Although the older medical literature has emphasized the benign nature of hemangiomas (except those causing specific medical morbidities), there has been a growing recognition that scarring and disfigurement are real and important morbidities that can be life altering even if not life threatening.20–22 This potential is greatest with facial hemangiomas, which, for unknown reasons, are an anatomic site that is disproportionately affected (41% in this study cohort). Information disseminated via the Internet has greatly heightened parental awareness of the potential risk for scarring and can result in undue anxiety even for those hemangiomas that are unlikely to leave scarring. Physicians caring for children with hemangiomas can expect questions from parents regarding prognosis and, therefore, must understand which hemangiomas have the greatest risks of complication and need for treatment. Because hemangiomas proliferate rapidly in the first few weeks to months of life, there may be a window of opportunity to intervene in high-risk hemangiomas in an attempt to prevent complications, including permanent scarring. This study should help guide physicians in determining which hemangiomas may be most appropriate for referral and/or treatment.
We gratefully acknowledge the Dermatology Foundation and American Skin Association for their funding support.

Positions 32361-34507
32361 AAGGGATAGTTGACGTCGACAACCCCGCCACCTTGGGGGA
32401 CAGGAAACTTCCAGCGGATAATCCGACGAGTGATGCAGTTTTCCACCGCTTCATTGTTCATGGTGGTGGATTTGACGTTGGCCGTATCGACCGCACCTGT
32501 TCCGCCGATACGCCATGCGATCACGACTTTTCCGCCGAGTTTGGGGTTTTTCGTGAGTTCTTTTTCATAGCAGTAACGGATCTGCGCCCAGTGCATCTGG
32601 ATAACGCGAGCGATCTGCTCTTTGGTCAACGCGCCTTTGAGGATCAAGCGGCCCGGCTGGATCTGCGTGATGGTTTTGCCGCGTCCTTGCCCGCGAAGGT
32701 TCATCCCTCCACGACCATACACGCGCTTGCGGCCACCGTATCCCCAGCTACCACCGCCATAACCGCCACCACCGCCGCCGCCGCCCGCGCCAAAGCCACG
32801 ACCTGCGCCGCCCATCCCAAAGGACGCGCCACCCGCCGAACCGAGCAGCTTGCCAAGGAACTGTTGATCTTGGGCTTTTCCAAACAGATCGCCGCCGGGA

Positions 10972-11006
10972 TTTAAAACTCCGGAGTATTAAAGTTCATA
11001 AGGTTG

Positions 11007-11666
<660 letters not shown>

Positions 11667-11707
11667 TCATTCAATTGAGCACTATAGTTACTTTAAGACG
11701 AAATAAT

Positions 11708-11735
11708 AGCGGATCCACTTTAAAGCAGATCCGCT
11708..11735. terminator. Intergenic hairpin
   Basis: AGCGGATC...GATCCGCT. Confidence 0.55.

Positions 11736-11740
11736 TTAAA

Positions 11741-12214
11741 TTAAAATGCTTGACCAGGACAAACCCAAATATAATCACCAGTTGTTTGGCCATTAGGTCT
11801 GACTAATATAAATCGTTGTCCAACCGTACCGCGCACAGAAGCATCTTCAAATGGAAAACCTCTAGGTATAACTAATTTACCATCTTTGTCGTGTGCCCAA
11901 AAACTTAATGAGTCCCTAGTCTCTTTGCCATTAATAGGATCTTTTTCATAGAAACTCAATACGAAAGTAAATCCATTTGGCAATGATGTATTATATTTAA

We thank Dr Nancy Esterly for her inspiration, support, and guidance in developing this study. We also thank our colleagues and staff in the Vascular Anomalies Centers at each institution for their hard work and caring for our patients and Alan Bostrom and Charles McCulloch at Biostatistics, University of California, San Francisco, and the National Outcomes Center for their database and statistical expertise.
- Accepted April 10, 2006.
- Address correspondence to Ilona J. Frieden, MD, Department of Dermatology, 3rd Floor, 1701 Divisadero St, San Francisco, CA 94143. E-mail:
All authors are members of the Hemangioma Investigator Group.
The authors have indicated they have no financial relationships relevant to this article to disclose.
- ↵Haggstrom AN, Drolet BA, Baselga E, et al. A prospective study of infantile hemangiomas, part I: demographic, prenatal and perinatal characteristics. J Pediatr. In press
- ↵Waner M, Suen JY. The natural history of hemangiomas. In: Waner M, Suen JY, eds. Hemangiomas and Vascular Malformations of the Head and Neck. New York, NY: Wiley-Liss;1999:13– 46
- Weon YC, Chung JI, Kim HJ, Byun HS. Agenesis of bilateral internal carotid arteries and posterior fossa abnormality in a patient with facial capillary hemangioma: presumed incomplete phenotypic expression of PHACE syndrome. AJNR Am J Neuroradiol.2005;26 :2635– 2639
- ↵Haggstrom AN, Lammer EJ, Schneider RA, Marcucio R, Frieden IJ. Patterns of infantile hemangiomas: New clues to hemangioma pathogenesis and embryonic facial development. Pediatrics.2006; 117: 698–703
- ↵Tanner JL, Dechert MP, Frieden IJ. Growing up with a facial hemangioma: parent and child coping and adaptation. Pediatrics.1998; 101: 446–452
- Copyright © 2006 by the American Academy of Pediatrics